Page 1:There Is No One-Size-Fits-All Tablet
Page 2:Meet Toshiba's Thrive
Page 3:Toshiba's Enhancements: Controlling The "Experience"
Page 4:Docking Station: More Ports, Same Functionality
Page 5:GPU Performance: Tegra 2
Page 6:Gamer Spotlight: Shadowgun
Page 7:Display Quality: Color Gamut
Page 8:Display Quality: Black And White Uniformity
Page 9:HDMI Output And Camera Quality
Page 10:Benchmark Results: Real-World
Page 11:Battery Life And Recharge Time
Page 12:Wireless Performance
Page 13:Is Toshiba's Thrive An Android-Based Standout?
Meet Toshiba's Thrive
With the exception of Samsung's Galaxy Tab 10.1, all of the Android-based tablets we've tested thus far have been thick, chunky, and heavy compared to the iPad 2. We continue to write this off as a consequence of first-generation designs bound to slim down the next time out. Unfortunately, the Thrive is another victim of growing pains; it's reminiscent of a huskier Motorola Xoom. Though, at 0.6" thick and 1.6 pounds, Toshiba's Thrive is actually closer to the A500 in size.
Either way, this is by no means a thin or lightweight tablet. We're hoping the company is pleased enough with its core functionality to work on the aesthetics, assuming a second-gen iteration.
Thickness Compared to AA Battery and iPad 2 (top)
While it looks and feels a lot like the Xoom, the Thrive's exterior is made of rubberized plastic with deep grooves for added texture. This gives it a rugged feel, making it a pleasure to use without having to worry about buying a protective case, too (by now, the back of our original iPad is badly marred by scratches from uneven surfaces).
|iPad 2 (3G)||Xoom||Iconia A500||Eee Pad Transformer||Galaxy Tab 10.1||Thrive|
|Weight||1.33 lb.||1.5 lb.||1.65 lb.||1.5 lb.||1.3 lb.||1.6 lb.|
The iPad/iPad 2's 4:3 screen was specifically picked for its similarity to a pad of paper (hence the name). Conversely, we have yet to see an Android-based tablet with a 4:3 aspect ratio. Google and its hardware partners all seem focused on video content, given the 16:10 displays on all of the other tablets in the chart above. As a result, you'll feel compelled to hold the Thrive in landscape mode.
Don't be pressured to hold it like that, though. If you flip the tablet over, you'll see Toshiba's logo oriented such that it's readable in portrait mode, which also explains the placement of both cameras. Hold the Thrive like an iPad, and its front- and rear-facing cameras both wind up at the tablet's top edge. There, you can easily use them for Skyping and taking pictures.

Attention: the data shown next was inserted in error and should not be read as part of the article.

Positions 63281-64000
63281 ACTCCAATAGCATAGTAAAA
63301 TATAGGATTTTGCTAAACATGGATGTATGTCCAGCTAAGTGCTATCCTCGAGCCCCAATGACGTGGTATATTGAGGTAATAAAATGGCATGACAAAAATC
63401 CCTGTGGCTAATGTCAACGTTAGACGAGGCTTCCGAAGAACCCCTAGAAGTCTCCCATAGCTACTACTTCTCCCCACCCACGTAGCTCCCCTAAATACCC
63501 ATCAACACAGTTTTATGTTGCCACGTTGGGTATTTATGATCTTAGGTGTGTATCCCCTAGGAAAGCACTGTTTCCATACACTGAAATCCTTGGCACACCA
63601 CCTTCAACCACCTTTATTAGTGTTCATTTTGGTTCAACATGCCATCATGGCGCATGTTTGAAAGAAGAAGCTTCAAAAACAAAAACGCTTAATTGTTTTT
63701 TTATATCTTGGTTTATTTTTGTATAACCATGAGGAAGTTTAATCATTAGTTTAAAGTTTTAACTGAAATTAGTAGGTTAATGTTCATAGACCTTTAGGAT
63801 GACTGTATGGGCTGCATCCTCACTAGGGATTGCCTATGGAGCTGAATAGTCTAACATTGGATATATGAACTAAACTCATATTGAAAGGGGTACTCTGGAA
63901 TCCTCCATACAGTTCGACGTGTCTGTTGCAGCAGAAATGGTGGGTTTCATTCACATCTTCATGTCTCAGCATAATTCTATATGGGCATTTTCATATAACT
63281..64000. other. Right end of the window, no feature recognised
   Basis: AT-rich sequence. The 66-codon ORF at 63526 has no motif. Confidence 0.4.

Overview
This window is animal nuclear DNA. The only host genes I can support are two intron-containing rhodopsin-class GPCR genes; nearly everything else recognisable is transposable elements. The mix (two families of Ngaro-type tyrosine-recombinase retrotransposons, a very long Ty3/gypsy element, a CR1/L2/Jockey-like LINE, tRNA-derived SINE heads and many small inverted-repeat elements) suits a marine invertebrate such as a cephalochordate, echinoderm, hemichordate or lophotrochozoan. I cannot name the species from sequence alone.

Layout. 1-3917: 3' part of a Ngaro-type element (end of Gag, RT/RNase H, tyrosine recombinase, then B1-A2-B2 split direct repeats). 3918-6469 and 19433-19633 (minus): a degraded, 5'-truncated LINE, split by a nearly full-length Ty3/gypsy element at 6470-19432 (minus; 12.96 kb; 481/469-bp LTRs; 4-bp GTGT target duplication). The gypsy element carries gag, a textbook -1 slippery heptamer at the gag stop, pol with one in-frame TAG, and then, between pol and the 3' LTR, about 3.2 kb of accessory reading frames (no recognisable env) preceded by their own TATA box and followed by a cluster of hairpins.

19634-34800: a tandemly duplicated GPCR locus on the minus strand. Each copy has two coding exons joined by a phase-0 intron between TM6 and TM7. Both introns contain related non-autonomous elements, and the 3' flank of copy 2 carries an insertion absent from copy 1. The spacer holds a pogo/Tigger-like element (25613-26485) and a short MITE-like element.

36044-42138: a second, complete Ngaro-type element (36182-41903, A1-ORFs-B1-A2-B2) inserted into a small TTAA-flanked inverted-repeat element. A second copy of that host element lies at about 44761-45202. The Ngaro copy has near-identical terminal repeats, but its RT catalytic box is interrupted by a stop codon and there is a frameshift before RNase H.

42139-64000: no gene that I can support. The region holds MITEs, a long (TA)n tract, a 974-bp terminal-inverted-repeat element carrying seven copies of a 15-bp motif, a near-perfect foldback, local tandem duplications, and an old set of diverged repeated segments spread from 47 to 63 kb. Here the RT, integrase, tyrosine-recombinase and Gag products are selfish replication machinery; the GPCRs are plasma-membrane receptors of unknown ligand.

True road warriors will be delighted to know that Toshiba gives you an easy way to extend battery life: swap in a spare. Toggling the unlock switch on the left side and popping off the back cover facilitates access to the internal six-cell power supply. That's the good news. The bad news is that a spare battery costs another $75, and there's no way to charge it outside of the tablet. As a result, you have to charge each battery, installed, if you want to go on an extended trip without the AC adapter.
The power, headphone, full-sized USB (external storage), HDMI, and miniUSB (syncing) ports are all located on the tablet's right side; USB, HDMI, and miniUSB connectors all hide between a protective rubber cover.
Turning the Thrive on is easy enough. Just hold down the power button located on the top of the tablet.
The volume rocker, immediately to the right of the power switch, may take some getting-used-to. On most tablets, the scale for volume increases from left to right, which matches what you see on the screen. But because Toshiba's Thrive is optimized for portrait viewing, turning the volume up happens when you press to the left instead, corresponding to "up" in portrait mode.
Top (Left to Right): Power, Volume, Screen Orientation
Beyond its removable battery and strangely-oriented volume rocker, the Thrive also sets itself apart by supporting full-sized SD cards. Other tablets might compel you to purchase a microSD card specifically to increase storage capacity. But many other mobile devices only accept SD cards, and using a microSD adapter to move between multiple pieces of hardware is an extra inconvenience. Toshiba wisely allows its customers to share an SD card between cameras, notebooks, and its Thrive tablet, hence the full-sized SD card reader.
Bottom: Docking Connector (Behind Rubber Cover)
Like most Android-based tablets, the camera hardware on Toshiba's Thrive is better than Apple's iPad 2. Unfortunately, it's missing a flash, though, limiting its use to well-lit environments. That's a big letdown because the Thrive is nearly on par with Acer's Iconia A500 everywhere else. But Acer at least employs a single-LED flash.
Now, don't get it twisted; even with a flash, no tablet is a substitute for a $200 point-and-shoot camera. But it's nice to have a tablet that can take decent pictures, since you're more likely to have your tablet at the ready than your camera.
|Camera||iPad 2||Xoom||Iconia A500||Galaxy Tab 10.1||Thrive|
|Front-Facing ||0.3 MP (640 x 480)||2.0 MP (1600 x 1200)||2.0 MP (1600 x 1200)||2.0 MP (1600 x 1200)||2.0 MP (1600 x 1200)|
|Rear-Facing||0.7 MP (960 x 720)||5.0 MP (2592 x 1944)||5.0 MP (2592 x 1944)||3.0 MP (2048 x 1536)||5.0 MP (2592 x 1944)|
|Flash||None||Dual-LED flash||Single-LED flash||Single-LED flash||None|
- There Is No One-Size-Fits-All Tablet
- Meet Toshiba's Thrive
- Toshiba's Enhancements: Controlling The "Experience"
- Docking Station: More Ports, Same Functionality
- GPU Performance: Tegra 2
- Gamer Spotlight: Shadowgun
- Display Quality: Color Gamut
- Display Quality: Black And White Uniformity
- HDMI Output And Camera Quality
- Benchmark Results: Real-World
- Battery Life And Recharge Time
- Wireless Performance
- Is Toshiba's Thrive An Android-Based Standout?